failure of states as a continuum

by Gian Luca Burci

Chiara’s book is quite timely and topical and fills a puzzling gap in international legal studies.  The concept of failed state, mostly epitomized by Somalia after 1991, became fashionable in the United Nations in the 1990s as the Security Council discovered its muscles under Chapter VII of the Charter and broadened the notion of threat to the peace to encompass humanitarian crises, massive violation of human rights and humanitarian law, and breakdowns in national governance – all features of a situation of state failure.  Still, the theoretical and practical challenges and conundrums raised by the failure of state institutions at the international level may have discouraged legal scholars from approaching this issue in a systematic way.

One of the complexities raised by Chiara’s approach to state failure is her notion of a progressive process of inability of a state to perform its obligations, from which certain consequences should derive under international law at different points of this continuum.  Identifying state failure with an extreme example such as Somalia probably simplified the analysis but also narrowed the field of research since there is probably not other case quite like it.  In the case of Chiara’s analysis, is there a point in the line of progressive inability of governments to perform its functions and comply with its obligations that triggers certain consequences and may lead to collective measures under international law? If we take Chiara’s approach too literally, there are many states whose sovereignty is not seriously questioned which may be chronically unable to provide some of the political goods that Chiara identifies as an essential element of a “functioning sovereignty”.  Doesn’t this risk broadening too much the concept of failing states and make it less relevant for a serious analysis of the theoretical and practical consequences of state failures?  I wonder whether it would help the analysis to set the bar higher and narrow the very concept of state failure to more extreme cases of collapse of state institutions or of their basic functions.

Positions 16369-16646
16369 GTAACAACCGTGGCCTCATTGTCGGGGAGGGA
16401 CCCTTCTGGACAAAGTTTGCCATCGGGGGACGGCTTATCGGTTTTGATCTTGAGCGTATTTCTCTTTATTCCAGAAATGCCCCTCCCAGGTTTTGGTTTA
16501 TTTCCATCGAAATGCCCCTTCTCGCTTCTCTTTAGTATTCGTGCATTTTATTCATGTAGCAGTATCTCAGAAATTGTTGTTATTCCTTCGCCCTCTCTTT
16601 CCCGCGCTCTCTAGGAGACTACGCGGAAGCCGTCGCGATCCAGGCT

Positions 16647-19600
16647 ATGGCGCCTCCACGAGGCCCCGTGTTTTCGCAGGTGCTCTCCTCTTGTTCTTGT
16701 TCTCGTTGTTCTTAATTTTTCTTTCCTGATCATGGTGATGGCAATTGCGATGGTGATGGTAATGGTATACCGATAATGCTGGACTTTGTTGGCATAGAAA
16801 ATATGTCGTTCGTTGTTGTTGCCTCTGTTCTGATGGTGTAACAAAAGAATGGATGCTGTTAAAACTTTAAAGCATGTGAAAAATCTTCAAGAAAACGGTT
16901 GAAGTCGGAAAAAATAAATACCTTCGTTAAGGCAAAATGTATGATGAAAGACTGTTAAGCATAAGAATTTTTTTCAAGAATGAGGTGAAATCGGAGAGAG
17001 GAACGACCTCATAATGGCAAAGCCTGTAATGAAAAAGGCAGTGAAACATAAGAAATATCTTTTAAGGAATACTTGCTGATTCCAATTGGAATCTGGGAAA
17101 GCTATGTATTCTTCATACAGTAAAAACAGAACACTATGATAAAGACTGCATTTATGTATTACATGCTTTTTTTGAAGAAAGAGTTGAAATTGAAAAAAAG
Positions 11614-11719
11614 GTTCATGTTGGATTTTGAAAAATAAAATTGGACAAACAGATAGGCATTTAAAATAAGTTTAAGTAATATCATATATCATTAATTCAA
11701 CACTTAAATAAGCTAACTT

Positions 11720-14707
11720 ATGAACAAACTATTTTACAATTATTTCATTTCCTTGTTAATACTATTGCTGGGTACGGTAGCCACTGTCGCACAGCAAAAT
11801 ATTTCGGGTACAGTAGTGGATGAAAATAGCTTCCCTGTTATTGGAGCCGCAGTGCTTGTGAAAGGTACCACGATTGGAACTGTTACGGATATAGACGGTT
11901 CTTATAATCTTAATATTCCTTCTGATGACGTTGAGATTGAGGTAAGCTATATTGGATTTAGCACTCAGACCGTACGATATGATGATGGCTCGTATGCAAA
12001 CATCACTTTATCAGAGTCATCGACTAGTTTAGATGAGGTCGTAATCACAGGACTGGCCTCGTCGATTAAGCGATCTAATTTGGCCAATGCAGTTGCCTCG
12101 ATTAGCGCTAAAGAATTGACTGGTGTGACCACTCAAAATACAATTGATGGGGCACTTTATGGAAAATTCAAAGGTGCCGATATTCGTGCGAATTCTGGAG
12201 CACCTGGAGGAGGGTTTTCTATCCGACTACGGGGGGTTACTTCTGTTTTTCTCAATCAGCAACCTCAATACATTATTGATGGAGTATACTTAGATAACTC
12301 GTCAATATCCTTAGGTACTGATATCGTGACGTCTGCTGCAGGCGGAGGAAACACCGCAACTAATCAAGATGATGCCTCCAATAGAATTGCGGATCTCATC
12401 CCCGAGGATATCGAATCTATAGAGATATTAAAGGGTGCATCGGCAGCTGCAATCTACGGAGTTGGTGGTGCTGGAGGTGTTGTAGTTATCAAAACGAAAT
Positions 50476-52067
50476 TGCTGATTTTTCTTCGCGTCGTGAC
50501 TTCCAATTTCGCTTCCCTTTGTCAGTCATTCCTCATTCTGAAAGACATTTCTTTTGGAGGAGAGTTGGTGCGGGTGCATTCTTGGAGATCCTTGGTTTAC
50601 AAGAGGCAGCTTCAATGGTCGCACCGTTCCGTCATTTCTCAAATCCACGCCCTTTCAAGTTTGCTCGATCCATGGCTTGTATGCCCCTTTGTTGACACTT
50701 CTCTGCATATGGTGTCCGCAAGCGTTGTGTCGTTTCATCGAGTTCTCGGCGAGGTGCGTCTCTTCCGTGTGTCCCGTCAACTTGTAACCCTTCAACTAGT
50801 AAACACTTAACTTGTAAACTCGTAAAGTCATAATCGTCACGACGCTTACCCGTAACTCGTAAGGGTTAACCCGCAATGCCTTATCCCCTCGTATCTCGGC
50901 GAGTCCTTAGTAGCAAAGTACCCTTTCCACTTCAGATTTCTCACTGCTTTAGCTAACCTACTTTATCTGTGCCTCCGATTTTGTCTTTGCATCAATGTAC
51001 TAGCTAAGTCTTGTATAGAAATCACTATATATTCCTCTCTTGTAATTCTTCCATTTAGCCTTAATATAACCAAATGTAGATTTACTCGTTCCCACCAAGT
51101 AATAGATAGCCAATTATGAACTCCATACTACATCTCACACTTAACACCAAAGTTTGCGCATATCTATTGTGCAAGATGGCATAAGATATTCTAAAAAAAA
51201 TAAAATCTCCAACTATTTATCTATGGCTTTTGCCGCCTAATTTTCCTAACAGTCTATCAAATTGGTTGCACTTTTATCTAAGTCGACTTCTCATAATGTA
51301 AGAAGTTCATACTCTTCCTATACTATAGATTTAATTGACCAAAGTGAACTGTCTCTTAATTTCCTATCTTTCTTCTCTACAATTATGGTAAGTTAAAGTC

Another initial consideration I would like to make concerns the causes of state failure identified by Chiara in chapter four of her book.  She focuses on political causes such as the aftershocks of the end of the cold war and of colonial regimes, or on pathological social phenomena such as extreme ethnic or religious imbalances.  However, an aspect of contemporary state failure that Chiara doesn’t seem to consider but that could become widespread in the next decades is the failure of states for natural causes.  Small island states such as Nauru, Tuvalu or the Maldives may soon become uninhabitable because of the rise in sea level or depletion of natural resources due to global warming, and their worsening conditions is making them already now progressively unable to comply with their domestic and international obligations.  Nauru, for example, is constantly on the verge of bankruptcy and is unable to provide basic services to its (admittedly small) population or to comply with its financial obligations at the international level.  At the same time, the failure of states such as those I just mentioned does not pose a credible threat to international security or other fundamental interests of the international community.  Would Chiara include this category of failed states into her analysis, and what legal consequences would she draw?

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